Hybrid cloud implementations have grown in number as companies want to speed up their application deployments. Nearly 75 per cent of large enterprises planned to have hybrid cloud deployments in place by the end of 2015 according to Gartner. Moreover, the amount of data stored in hybrid cloud deployments is expected to double in the next two years.
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Hybrid cloud deployments are becoming more popular as IT teams want to get the flexibility of cloud while also making use of their internal IT skills and assets. By using a mix of on-premise IT, private cloud and third-party services, IT can deliver applications that can scale alongside the needs of the business.
Behind this wider goal, hybrid cloud implementations can support company IT teams in being more flexible compared to deploying internal IT or using public cloud services on their own. Options for hybrid cloud include the ability to expand infrastructure resources only when required to meet peak demand, the option to outsource the infrastructure management and responsibility to a third party, as well as more tactical deployments for sourcing secondary storage for disaster prevention.
However, running database implementations as part of these hybrid cloud deployments can present challenges. These fall into three categories:
#1: How Simple Is It to Manage?
The first thing to consider when running a database in a hybrid cloud configuration is how easy it will be to have the database run across multiple locations. If the IT team wants to base the application or service on a single database, then the technical architecture of that database has to be able to run across multiple locations without running into any difficulties in performance or heavy lifting to make this work.
At this point, it’s important to look at the underlying architecture of any database that is considered. Master-slave implementations are used for relational databases where one instance is in control of all data reads/writes across a number of “slave” nodes that are used primarily for read operations. In contrast, a masterless database is one where every node is the same; all can service read and write activities.
For hybrid cloud deployments, master-slave implementations will almost always have parts of the cluster that are devoted to different activities and functions. For example, some parts of the cluster will handle write operations, while others only handle reads or are marked as failover-only. This can make it more difficult to manage the distribution of data over wide geographic areas.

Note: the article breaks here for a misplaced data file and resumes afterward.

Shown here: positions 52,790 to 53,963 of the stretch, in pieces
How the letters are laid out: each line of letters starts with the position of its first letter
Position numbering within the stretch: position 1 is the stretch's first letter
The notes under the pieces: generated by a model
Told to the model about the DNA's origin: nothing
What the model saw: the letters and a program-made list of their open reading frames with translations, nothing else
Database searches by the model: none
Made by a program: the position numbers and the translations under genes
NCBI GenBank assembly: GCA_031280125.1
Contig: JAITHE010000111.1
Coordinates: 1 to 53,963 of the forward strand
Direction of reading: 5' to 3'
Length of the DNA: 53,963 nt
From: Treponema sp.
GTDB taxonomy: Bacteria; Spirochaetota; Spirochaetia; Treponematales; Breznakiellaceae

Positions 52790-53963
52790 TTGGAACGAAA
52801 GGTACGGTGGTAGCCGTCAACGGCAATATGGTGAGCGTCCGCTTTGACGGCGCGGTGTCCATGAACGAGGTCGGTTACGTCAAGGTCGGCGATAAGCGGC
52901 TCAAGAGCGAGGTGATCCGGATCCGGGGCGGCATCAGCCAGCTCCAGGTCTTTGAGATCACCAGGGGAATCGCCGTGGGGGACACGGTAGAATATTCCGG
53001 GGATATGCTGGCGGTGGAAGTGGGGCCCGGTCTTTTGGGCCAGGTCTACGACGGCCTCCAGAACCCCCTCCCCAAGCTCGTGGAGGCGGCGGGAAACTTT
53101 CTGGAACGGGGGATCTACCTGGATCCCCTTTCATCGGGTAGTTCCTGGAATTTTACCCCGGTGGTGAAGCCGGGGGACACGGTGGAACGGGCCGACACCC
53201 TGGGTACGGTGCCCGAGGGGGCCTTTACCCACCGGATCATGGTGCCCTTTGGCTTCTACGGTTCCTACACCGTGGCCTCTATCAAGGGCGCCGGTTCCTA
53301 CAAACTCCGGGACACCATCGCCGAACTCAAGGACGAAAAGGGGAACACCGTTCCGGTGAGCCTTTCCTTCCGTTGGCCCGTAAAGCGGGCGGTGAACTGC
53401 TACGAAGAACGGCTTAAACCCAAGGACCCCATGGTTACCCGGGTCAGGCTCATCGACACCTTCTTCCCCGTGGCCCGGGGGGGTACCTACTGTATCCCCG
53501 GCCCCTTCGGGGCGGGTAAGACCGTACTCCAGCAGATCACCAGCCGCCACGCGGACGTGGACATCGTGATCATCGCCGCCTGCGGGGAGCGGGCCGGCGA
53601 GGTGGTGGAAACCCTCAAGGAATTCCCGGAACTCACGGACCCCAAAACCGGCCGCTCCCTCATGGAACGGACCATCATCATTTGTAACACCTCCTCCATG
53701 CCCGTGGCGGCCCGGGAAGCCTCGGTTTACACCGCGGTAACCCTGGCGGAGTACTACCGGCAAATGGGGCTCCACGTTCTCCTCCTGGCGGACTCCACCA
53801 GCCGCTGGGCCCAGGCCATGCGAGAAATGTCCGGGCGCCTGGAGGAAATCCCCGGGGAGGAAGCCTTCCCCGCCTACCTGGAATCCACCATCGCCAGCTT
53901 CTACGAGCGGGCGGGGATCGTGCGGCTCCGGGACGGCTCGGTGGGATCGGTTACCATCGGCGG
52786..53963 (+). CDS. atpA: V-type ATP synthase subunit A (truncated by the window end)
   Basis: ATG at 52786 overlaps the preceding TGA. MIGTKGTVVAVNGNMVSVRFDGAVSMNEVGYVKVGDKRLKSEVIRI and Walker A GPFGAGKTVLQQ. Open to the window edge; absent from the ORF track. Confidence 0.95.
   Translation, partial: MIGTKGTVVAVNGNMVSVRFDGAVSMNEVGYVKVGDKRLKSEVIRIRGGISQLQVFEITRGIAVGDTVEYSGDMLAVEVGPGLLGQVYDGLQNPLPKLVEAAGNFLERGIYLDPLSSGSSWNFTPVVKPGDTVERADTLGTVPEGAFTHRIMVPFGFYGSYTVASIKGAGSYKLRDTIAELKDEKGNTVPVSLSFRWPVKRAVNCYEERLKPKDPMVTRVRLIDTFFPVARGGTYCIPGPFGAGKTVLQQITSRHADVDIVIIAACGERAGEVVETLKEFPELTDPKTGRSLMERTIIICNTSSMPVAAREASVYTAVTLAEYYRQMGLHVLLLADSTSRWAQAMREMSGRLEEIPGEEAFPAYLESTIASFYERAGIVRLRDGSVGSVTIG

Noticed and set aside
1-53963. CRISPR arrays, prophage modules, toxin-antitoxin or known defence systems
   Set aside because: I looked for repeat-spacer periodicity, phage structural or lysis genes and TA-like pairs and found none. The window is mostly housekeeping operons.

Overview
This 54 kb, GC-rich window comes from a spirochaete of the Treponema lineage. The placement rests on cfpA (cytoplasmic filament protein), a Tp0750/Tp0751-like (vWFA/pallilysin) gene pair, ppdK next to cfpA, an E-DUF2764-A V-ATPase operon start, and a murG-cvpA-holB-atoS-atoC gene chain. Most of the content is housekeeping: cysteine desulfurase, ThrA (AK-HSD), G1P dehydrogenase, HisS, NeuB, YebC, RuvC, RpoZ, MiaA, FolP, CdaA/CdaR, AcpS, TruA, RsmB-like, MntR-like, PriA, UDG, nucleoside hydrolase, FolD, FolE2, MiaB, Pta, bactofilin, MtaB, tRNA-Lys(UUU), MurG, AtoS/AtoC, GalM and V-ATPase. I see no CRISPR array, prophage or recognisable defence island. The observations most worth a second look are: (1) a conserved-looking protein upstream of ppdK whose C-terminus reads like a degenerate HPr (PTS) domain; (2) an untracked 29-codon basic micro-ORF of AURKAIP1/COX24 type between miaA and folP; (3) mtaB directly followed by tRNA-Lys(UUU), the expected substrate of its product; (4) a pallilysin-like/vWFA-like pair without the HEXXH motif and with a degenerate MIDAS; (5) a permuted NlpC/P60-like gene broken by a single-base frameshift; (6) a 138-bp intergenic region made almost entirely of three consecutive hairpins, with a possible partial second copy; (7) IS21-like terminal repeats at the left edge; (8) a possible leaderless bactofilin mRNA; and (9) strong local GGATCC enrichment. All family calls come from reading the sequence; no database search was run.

A masterless database takes the opposite approach – any node within the cluster can take on any operation at any time. This approach can be better suited to hybrid cloud deployments where the number of nodes in the cluster can go up or down in response to demand. At the same time, this approach can service applications that are geographically dispersed, as the nearest node in the cluster can handle all operations rather than needing requests to go back and forth to a master node.
One of the biggest concerns is how to smartly move data between on-premise and cloud providers to support any service. The use of a masterless architecture with flexible replication capabilities that enable read/write anywhere independence, the ability to selectively replicate data between on-premise and cloud providers, and keep data synchronised in all locations greatly simplifies hybrid cloud database management.
Lastly, management and monitoring tools used should be able to seamlessly incorporate any machines running the database on cloud providers with on-premises hardware that house the same database. To the tool, machines in the cloud should appear the same as those run on the enterprise’s IT infrastructure.
#2: How Scalable Is It?
One of the biggest draws of the hybrid cloud model is the ability to scale quickly. The aim is to avoid compute resources sitting idle and so capacity must be able to expand or shrink based on either current or forecasted demand.
However, predictably scaling a database across internal IT resources and external cloud services is not an easy task. It’s important to understand how databases scale in the cloud, so that performance and scalability requirements can be met. While all databases should be able to scale initially, not all databases are able to scale in a predictable fashion.